It has to be considered, though – Battlefrog and Bone Frog are heavily Seal inspired. Battlefrog used to have the very famous Seal Don Mann leading the show as CEO, but thats recently changed. Bone Frog is owned and operated by a former Seal of less fame – but no less badassness. When you get on course at Bone Frog – the Seal influence is huge. From obstacle names, to memorials, to retired and former Seals and vet’s volunteering and marshalling. Having your medal put over your neck by a war veteran was a very special moment for many people. Battlefrog does still have Seal influences and staff – but when you compare “Seal Apples to Seal Apples” – Bone Frog is hands down more military and Vet focussed on race day.

I have to stop here and make something clear. This comparison comes because of the similarities in the two races name, theme and in 2014, their style. This comparison makes less sense in 2015 (and going forward), because – despite their similar names and themes – they are now two very different races, with two slightly different audiences.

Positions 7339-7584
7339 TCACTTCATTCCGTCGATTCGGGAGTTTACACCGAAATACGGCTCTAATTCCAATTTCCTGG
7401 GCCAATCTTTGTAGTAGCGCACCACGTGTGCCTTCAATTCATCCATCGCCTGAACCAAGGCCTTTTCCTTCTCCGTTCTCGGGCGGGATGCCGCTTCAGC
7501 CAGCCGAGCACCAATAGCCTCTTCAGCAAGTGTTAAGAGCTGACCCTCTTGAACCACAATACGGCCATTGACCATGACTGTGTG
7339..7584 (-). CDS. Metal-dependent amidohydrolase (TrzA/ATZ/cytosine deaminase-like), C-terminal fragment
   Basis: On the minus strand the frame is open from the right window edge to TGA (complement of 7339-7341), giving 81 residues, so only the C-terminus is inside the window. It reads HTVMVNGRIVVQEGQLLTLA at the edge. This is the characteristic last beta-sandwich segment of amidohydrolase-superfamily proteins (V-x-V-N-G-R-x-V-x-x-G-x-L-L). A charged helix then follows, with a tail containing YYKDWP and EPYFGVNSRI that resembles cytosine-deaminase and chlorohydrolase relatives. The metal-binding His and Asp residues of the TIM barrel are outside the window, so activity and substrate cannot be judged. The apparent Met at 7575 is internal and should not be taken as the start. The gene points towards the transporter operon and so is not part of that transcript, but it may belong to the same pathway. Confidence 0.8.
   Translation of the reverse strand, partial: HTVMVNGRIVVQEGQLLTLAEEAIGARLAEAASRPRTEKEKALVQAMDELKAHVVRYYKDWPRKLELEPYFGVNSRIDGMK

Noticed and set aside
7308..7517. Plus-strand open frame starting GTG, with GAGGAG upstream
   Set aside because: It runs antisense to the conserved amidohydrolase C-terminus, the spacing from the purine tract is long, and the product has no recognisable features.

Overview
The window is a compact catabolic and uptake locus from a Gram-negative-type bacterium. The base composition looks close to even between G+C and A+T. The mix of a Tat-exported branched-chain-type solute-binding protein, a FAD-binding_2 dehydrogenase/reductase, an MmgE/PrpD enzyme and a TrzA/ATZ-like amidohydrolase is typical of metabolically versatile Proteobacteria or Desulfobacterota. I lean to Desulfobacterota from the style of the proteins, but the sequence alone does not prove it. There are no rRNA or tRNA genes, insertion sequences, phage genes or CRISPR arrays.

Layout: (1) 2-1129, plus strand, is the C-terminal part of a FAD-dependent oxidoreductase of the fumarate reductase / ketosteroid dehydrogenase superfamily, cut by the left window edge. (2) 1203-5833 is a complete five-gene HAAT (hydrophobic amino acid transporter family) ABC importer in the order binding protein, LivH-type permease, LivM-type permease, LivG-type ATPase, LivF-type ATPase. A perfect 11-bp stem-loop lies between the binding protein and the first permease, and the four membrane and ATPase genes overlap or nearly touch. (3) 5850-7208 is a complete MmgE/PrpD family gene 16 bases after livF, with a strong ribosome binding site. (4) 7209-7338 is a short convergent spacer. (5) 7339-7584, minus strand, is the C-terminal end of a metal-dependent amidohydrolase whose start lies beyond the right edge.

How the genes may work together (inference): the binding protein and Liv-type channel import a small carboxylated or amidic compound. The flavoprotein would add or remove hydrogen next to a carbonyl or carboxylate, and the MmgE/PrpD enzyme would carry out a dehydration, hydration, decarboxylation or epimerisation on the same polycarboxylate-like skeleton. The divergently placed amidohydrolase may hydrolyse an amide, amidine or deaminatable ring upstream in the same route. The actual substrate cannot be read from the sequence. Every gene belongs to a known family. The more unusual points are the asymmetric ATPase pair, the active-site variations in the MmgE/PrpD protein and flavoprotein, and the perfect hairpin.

IMG_9379I don’t dislike one race over another. Despite my initial frustration with “the other Frog” and their aggressive promotion – I’ve come to get to know the race staff behind both events, without fail all good people. I’ve now run both events, and have every intention of running them both again. They scratch different itches, in the OCR space.

Battlefrog is still the big budget Seal event, sitting firmly in the mid-market space. It’s the one you’ll find in Florida, Georgia, Tri-State, Texas and on the road in betweem. It has the brand recognition and the pro-team. They showed us that they can put on a FUN 8k course, that will give you a challenge, but not be too hard. I’d bring a first timer to a Battlefrog event, and not be too concerned about their ability to do pretty much everything, with a small amount of assistance. On the Spartan Race scale that so many are familiar with, they are a 5 mile Sprint. Easy to digest, easy to access, a ton of fun when you’re done.